As crime-solving wizards on TV’s top-rated drama, the stars of CSI steep themselves in blood, bullet holes and (very) gross anatomy.
This past summer the cast of CSI: Crime Scene Investigation did what you’d expect anyone from a major hit series to do. They kicked back and forgot about the inanimate parade of bruised, gouged, mutilated and (on one memorable occasion) liquefied corpses that form the dramatic center of the CBS show’s high-tech forensic sleuthing. Costars Jorja Fox, Eric Szmanda and Gary Dourdan all vacationed together in Paris. Evanston, Ill., native William Petersen took in a Chicago Cubs baseball game with six CSI grips from L.A.
Meanwhile Marg Helgenberger, 43, went on a busman’s holiday from hell: She’d been worried that the show’s phenomenal popularity — signaled by its own new spinoff, CSI: Miami, teaming NYPD Blue alumni David Caruso and Kim Delaney — might be taking the edge off her performance as intrepid detective (and ex-stripper) Catherine Willows. So she spent a night with Las Vegas’s own crime scene investigators, the inspiration for the series. The unit was called to a casino hotel to check out a corpse, male, in his 30s, dead of drugs and alcohol. “You get a sense of the fragility of life,” says Helgenberger, seated near a photo of her son Huey, 12, in her trailer on the set in Valencia, Calif. “But I also came away with a sense of what heroes these people are. They do a job most people couldn’t or wouldn’t do, and make a difference solving crimes.”
As of July, Helgenberger was back on the set for CSI’s third season, which kicked off Sept. 26 with its best ratings ever. An audience of 30 million tuned in for the adventures of this savvy, cast-iron-stomached Vegas forensics unit led by the obsessive Gil Grissom (Petersen, 49), with an assist from a team that also includes Warrick Brown (Dourdan, 35), Nick Stokes (George Eads, 35) and Sara Sidle (Fox, 34). Their cases are peppered with grisly details — an old lady devoured by her cats, a cheerleader disemboweled on a soccer field — and discussed with such intimidating jargon as “phenolphthalein” (a chemical that detects blood) and “epithelial” (skin cells). “Most of these terms are in Latin,” says Petersen. “But we learn as we go along.”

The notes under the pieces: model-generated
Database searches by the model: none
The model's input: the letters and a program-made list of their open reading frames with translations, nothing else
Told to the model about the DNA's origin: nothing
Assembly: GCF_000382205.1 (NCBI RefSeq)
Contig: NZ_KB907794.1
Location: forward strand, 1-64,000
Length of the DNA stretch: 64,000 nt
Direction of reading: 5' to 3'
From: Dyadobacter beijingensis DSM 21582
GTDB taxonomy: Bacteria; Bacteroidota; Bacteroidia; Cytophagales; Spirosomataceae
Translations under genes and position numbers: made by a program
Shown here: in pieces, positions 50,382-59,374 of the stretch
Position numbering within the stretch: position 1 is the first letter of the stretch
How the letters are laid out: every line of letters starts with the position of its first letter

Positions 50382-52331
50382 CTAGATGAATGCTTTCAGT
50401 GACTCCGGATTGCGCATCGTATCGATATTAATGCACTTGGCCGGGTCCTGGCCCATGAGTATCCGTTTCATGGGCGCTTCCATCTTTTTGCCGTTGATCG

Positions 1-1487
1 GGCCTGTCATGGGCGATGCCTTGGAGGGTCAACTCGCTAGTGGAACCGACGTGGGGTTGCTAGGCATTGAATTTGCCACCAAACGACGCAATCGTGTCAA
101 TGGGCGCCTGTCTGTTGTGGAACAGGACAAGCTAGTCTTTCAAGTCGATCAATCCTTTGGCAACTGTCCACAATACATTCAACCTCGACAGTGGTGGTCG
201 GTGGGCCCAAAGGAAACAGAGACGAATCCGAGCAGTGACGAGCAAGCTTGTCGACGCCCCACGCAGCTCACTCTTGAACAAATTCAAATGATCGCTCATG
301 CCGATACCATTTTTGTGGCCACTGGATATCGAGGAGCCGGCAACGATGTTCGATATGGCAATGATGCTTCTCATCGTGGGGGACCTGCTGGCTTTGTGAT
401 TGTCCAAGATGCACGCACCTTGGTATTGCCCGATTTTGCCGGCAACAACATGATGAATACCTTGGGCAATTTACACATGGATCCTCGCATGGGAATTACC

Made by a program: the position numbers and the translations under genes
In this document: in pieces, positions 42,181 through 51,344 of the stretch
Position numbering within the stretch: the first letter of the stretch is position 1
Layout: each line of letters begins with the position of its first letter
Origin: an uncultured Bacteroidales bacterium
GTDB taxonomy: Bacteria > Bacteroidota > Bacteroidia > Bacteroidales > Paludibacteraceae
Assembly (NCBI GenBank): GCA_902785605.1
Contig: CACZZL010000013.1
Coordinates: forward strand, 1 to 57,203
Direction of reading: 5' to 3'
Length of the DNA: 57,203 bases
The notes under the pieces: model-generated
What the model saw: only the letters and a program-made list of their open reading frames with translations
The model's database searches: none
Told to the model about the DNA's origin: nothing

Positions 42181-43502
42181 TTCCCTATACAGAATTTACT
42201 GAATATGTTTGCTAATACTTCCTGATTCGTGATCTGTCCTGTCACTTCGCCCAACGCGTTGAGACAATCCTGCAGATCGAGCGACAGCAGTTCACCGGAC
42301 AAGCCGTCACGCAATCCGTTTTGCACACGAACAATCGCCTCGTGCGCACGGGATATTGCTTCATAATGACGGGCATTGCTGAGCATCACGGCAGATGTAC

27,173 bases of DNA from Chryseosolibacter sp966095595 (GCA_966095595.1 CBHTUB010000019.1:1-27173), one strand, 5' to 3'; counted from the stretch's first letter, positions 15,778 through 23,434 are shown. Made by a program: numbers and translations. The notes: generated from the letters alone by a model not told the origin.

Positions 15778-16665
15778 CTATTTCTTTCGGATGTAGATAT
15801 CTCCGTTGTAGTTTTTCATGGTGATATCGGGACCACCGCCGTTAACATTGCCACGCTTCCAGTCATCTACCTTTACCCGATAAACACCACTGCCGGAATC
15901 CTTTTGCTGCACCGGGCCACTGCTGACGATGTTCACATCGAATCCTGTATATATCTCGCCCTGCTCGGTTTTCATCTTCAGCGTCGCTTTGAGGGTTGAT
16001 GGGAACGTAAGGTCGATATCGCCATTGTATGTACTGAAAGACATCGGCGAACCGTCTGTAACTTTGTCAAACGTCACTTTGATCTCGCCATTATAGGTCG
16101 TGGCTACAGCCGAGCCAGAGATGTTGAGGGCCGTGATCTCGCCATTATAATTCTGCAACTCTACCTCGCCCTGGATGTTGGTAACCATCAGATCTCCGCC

They learn fast. The show, which has supplanted ER as TV’s top-rated drama, is now famous enough that when Dourdan and Eads last year promoted CSI in Buenos Aires, where the show airs, local police decided to take the stars down a peg. “They showed us tapes of autopsies to see if we would crack,” Dourdan says. “We didn’t.”
Far from being queasy, the cast seems genuinely curious about the show’s morbid matters. Petersen — who is coexecutive producer and costar — unwinds by plowing through the dense prose of The Future of Life by forensic entomologist Edward O. Wilson. One shelf of Helgenberger’s colorfully decorated trailer includes Practical Homicide Investigation. The set’s atmosphere is hardly funereal, though. Some days Fox, Dourdan, Eads and Robert David Hall (who plays coroner Albert Robbins) bring out guitars for an off-camera sing-along of folk and blues, and Paul Guilfoyle, 53 (police captain Jim Brass), is considered a reliable cutup. Helgenberger arrives already chilled out. “I did yoga at 4:45 a.m.,” she says.
All around them, however, is the presence of death. There’s the lab (stocked, for verisimilitude’s sake, with several million dollars’ worth of equipment, including a $500,000 ballistics identifier) and Robbins’s morgue. “One of the treats for me,” says Hall, 55, “is what our special effects guy will do to the corpses.” The cadavers are actually actors, made up to look seriously dead and damaged. And all that blood? It’s Karo Syrup, “and it tastes like peppermint,” says Eads.
Even though the gore is fake, Jorja Fox and Eric Szmanda, who plays DNA tech Greg Sanders, could do with a little less of it. They will never again make the mistake of eating pizza before a forensics scene. “I started feeling nauseous,” says Fox. “I don’t think I could ever be a CSI.”